Offshore deals come back to bite Famous Brands, Woolies
These poisoned chalices show that major shareholders need to scrutinise target companies more closely
The initial euphoria that greeted Famous Brands’ Gourmet Burger Kitchen (GBK) deal shows that shareholders also underestimated how tough things were about to get. While management must accept most of the blame, a healthy dose of introspection is needed on the part of the investment community, too.
Within weeks of the announcement in early September 2016, the group’s shares had soared to record highs of nearly R170. But soon after, the cracks began to appear, and Famous Brands’ biggest deal yet came back to haunt it. The stock is now hovering at around the R100 level – or back to where it was four years ago.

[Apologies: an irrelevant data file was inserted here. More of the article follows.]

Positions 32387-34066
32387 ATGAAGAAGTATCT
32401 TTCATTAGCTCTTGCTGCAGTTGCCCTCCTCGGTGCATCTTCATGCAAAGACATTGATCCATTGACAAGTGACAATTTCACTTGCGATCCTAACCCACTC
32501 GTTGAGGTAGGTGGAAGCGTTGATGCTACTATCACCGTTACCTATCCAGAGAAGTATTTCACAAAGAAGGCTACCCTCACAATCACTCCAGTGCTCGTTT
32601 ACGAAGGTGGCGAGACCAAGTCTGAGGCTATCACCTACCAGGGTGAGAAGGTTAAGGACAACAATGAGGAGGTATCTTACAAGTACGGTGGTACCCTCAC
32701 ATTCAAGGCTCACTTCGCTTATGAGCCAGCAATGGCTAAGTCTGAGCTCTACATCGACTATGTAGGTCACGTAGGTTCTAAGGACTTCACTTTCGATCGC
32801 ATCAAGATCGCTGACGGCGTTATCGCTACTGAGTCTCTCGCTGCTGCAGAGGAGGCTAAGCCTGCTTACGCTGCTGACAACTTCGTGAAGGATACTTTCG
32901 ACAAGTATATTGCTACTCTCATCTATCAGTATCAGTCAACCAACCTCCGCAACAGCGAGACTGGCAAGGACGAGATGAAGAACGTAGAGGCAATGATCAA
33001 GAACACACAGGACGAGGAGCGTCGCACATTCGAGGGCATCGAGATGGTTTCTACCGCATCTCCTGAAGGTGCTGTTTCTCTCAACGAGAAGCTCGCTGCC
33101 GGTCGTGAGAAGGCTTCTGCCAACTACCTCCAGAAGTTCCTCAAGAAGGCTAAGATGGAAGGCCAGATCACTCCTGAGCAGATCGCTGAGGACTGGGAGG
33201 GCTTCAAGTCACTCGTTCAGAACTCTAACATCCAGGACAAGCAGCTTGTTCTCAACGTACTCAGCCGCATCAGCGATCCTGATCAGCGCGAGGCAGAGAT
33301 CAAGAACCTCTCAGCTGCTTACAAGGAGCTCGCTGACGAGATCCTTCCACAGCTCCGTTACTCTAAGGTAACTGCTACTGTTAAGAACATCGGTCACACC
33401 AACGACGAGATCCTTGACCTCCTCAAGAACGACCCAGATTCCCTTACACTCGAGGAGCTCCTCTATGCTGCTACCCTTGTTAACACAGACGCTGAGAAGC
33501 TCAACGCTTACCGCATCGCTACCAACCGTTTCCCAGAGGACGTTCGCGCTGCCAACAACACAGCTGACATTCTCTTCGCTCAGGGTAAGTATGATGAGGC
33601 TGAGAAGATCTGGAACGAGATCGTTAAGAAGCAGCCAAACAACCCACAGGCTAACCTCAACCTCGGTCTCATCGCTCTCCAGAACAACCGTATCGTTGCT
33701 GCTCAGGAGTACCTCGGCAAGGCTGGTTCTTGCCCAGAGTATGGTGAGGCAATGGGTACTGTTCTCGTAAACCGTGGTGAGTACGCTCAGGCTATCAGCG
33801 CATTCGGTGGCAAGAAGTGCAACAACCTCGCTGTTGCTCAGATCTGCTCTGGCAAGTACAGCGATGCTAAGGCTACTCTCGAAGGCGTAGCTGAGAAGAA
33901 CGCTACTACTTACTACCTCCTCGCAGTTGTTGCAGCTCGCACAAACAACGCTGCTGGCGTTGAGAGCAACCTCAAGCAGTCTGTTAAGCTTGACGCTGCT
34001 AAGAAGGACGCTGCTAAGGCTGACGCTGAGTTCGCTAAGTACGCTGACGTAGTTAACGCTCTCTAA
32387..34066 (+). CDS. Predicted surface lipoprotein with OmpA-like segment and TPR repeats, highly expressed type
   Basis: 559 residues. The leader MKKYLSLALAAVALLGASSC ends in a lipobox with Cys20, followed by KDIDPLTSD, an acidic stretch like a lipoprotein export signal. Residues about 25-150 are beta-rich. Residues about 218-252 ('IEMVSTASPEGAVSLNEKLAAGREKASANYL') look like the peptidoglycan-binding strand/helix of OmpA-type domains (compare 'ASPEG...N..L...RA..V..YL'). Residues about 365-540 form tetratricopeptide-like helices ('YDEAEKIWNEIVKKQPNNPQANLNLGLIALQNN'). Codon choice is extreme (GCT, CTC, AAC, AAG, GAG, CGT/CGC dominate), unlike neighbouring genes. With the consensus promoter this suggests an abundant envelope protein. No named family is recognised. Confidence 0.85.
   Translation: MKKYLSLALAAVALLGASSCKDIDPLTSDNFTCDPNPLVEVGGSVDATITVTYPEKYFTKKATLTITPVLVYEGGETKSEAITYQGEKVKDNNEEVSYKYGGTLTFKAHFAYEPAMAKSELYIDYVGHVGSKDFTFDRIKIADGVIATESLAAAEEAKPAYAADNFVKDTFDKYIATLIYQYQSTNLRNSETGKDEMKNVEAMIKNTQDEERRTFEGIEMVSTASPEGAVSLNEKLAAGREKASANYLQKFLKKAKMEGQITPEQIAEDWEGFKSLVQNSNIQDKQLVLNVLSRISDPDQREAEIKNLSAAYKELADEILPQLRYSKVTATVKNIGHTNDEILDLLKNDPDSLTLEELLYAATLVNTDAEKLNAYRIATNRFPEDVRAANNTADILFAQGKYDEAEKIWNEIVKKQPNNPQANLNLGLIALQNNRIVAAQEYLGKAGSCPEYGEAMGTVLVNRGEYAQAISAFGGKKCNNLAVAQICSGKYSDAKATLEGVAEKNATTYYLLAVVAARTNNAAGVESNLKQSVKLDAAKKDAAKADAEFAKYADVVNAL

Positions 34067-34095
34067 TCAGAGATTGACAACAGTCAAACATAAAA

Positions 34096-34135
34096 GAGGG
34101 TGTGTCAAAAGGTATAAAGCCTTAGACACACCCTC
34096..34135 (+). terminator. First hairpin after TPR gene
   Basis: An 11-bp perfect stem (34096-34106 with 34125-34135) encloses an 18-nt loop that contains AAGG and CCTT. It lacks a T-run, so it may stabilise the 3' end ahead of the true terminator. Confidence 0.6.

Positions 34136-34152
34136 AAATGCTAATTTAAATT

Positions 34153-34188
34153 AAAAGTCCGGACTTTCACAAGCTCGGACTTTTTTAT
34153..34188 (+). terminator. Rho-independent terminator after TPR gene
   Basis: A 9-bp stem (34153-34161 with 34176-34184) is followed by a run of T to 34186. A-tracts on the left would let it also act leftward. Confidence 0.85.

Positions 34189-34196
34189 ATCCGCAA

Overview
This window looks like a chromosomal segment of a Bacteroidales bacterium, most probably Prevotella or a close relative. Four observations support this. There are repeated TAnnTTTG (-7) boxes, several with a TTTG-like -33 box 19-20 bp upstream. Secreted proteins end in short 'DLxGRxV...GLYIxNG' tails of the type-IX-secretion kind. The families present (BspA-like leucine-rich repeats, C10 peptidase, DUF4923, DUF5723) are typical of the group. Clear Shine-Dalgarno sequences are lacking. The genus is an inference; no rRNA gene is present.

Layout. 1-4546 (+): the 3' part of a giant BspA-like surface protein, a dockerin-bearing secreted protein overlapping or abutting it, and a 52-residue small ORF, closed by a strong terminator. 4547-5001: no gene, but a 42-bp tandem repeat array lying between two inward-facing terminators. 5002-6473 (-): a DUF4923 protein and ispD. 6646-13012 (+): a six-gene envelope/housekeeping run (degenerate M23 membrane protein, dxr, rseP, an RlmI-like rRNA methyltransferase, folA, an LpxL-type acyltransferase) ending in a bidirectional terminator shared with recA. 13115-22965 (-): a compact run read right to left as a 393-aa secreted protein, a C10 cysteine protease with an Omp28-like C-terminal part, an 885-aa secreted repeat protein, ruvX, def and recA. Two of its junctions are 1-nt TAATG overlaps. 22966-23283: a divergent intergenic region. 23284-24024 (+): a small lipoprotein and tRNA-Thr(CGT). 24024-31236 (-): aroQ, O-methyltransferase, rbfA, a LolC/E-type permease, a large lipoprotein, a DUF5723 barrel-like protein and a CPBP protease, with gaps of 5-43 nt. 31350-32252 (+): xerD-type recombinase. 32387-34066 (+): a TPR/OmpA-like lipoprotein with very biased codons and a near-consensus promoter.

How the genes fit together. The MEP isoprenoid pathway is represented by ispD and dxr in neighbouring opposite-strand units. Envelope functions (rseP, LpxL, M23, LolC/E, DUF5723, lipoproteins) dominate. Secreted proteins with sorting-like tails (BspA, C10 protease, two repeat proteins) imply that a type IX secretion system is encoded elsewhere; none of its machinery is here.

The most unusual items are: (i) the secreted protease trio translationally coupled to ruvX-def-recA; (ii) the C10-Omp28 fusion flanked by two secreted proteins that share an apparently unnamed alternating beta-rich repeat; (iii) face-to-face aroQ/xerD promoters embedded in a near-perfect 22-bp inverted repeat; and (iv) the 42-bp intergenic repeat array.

The UK burger chain took an R874m write-down when Famous Brands released its interim results on Monday, knocking Famous Brands into a R544m loss from a R192m net profit in the previous six months.
Woolworths’ investors were also blind to the dangers of huge offshore deals. In 2014, shareholders approved the retailer’s $2bn acquisition of David Jones. Years later, the group is also reeling from the ill-judged takeover.
These deals, both poisoned chalices, show that major shareholders need to scrutinise target companies more closely.
Kevin Hedderwick, Famous Brands’ group strategic adviser responsible for mergers and acquisitions at the time of the GBK deal, was, in a way, on the money when he said the acquisition “will be as much of a game changer for the group as our acquisition of Wimpy SA was in 2003”.
But he was not right when he said the group was confident GBK had the potential to double its restaurant footprint within five years. In fact, the group may cut another 17 stores as part of its current insolvency process.